Properties and Uses. - Astringent, tonic, irritant, escharotic, emetic, stimulant. Once used for epilepsy, and now for chronic ulcerative diarrhoea, dysentery, cholera, croup, malignant sore throat. Externally - foul ulcers, caustic for warts, fungoids, callous, bleeding surfaces, chancres, ulcerative stomatitis, gangrene of pharynx, mercurial sore mouth, conjunctivitis, acne, eczema. Convenient forms for application are the crystal, cuprum aluminatum (lapis divinus, pierre divine, pierre ophthalmique, in pencils or stick), and the wash (1/2-l -2 p. c). Used also as a test for diabetic sugar, and in making many green pigments, as Scheele's green (arsenite), Paris green (aceto-arsenite), Bremen green (hydroxide), and others.

Poisoning: Large doses gastro-intestinal irritant; long-continued small doses cause bronchial catarrh, colic, vomiting, diarrhoea (bloody, mucous), tenesmus, salivation, anaemia, wasting, jaundice, fatty liver, nervousness, thirst, hurried respiration, delirium, small, rapid pulse, convulsions, coma. Give egg-white to form insoluble compound, then emetics at once, also reduced iron, weak solution potassium ferro-cyanide (chemical antidote), magnesium oxide, tannin, opium, again empty stomach and saturate system with potassium iodide, heat, stimulants.

Incompatibles: Alkalies, their carbonates, sulphides, mineral salts (except sulphates), lime water, iodides, vegetable astringents. Allied Salts:

1. Capri Acetas. Copper Acetate, Cu(C2H3O2)2, official 1880-1890. - Obtained by dissolving verdigris in acetic acid, or precipitate solution of lead acetate with copper sulphate. It is in deep bluish-green rhombic prismatic crystals, efflorescent, odorless, nauseating metallic taste, soluble in water (15), alcohol (135). Impurities: Alkalies, alkaline earths, iron, lead, zinc, chloride, sulphate, calcium. Dose, gr. 1/8-1/2 (.008-.03 Gm.). Solutions should be 1/5-1 p. c.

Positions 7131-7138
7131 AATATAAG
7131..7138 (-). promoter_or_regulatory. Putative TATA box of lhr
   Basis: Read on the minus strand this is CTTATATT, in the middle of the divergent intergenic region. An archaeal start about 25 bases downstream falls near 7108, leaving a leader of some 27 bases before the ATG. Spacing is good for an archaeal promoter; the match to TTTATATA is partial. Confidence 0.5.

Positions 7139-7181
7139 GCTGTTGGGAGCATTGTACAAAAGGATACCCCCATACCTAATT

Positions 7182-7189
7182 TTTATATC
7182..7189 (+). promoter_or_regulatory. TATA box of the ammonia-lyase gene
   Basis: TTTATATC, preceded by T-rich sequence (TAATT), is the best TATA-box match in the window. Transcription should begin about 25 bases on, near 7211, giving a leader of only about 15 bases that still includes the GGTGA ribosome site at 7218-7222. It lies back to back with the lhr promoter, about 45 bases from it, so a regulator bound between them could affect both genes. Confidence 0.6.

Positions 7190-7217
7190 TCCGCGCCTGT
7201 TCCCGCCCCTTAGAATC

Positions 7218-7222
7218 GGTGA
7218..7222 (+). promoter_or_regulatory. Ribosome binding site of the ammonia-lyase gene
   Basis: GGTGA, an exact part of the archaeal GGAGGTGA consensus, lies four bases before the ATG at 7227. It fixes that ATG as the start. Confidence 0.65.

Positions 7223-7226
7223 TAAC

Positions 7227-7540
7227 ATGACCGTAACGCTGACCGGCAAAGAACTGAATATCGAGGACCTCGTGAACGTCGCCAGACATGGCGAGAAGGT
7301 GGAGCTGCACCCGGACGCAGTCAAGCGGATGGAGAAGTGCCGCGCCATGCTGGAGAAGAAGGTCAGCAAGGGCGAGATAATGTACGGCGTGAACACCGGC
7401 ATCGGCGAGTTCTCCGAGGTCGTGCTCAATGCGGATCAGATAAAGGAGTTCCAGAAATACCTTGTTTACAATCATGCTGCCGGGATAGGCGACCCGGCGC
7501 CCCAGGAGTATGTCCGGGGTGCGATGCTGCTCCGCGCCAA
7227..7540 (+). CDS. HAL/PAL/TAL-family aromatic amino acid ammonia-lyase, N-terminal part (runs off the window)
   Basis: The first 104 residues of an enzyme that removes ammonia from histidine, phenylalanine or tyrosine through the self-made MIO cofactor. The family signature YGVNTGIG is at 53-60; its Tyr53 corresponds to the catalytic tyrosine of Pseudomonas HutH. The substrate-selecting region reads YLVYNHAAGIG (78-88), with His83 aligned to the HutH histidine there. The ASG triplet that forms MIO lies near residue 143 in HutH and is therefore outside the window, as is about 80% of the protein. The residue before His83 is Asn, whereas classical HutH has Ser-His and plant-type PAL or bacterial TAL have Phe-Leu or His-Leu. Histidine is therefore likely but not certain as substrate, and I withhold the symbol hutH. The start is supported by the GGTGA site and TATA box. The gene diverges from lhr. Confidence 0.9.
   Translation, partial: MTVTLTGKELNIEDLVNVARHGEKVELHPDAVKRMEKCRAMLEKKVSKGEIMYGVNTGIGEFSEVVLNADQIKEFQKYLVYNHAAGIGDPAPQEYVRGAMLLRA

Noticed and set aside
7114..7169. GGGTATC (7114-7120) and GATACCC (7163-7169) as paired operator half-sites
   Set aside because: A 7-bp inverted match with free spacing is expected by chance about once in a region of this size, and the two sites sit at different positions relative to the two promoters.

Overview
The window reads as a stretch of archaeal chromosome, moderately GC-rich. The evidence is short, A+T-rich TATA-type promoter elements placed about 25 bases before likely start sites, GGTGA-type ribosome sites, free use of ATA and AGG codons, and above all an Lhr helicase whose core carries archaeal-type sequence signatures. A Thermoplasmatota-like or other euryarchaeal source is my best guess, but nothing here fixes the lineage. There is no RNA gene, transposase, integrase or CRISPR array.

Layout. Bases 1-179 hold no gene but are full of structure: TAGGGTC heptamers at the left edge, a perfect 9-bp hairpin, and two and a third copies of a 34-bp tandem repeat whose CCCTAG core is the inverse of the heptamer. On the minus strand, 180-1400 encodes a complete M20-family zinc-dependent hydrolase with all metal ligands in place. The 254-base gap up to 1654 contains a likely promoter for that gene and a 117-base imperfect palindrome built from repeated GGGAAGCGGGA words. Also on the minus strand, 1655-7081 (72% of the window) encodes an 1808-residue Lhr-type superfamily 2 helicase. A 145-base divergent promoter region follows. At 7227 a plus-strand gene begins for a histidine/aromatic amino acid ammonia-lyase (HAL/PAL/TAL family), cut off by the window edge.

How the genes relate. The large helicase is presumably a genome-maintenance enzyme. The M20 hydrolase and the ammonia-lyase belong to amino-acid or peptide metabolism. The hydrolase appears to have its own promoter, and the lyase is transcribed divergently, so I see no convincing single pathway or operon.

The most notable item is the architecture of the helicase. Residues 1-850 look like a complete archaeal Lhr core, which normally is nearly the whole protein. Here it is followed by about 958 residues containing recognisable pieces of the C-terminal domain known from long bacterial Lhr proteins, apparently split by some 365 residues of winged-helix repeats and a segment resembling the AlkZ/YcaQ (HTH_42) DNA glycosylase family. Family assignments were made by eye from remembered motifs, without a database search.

Properties and Uses. - Skin diseases, scrofula, intermittents, epilepsy, in collyria, aphthous ulcers, gonorrhoea.

2. Cupri Subacetas. Copper Subacetate. Verdigris, Cu2O(C2H3O2)2, official 1830-1880. - Obtained by subjecting grape husks to acetic fermentation, then stratifying them in earthen vessels with sheets of copper for 4-6 weeks, when the sheets upon drying and exposing to air for several weeks are coated with verdigris, which is scraped off and the plates replaced for a second action, etc.; the verdigris is dried in the sun, and occurs in masses, having bluish-green color, composed of many silky crystals, coppery taste, insoluble in alcohol, soluble in ammonia, HC1, diluted H2SO4, partially in water.

Properties and Uses. - Stimulant, escharotic; externally - indolent ulcers, tuberculated skin affections, warts, chancres. Not used internally.

3. Cuprum Ammoniatum. Ammoniated Copper, Cu(NH3)4SO4,H2O. - Obtained by rubbing together copper sulphate 4, ammonium carbonate 3, until effervescence ceases, drying. Deep azure-blue color, ammoniacal odor. Epilepsy, chorea. Dose, gr. 1/2-1 (.03-.06 Gm.). Copper Arsenite (Scheele's green) may be employed in cholera infantum,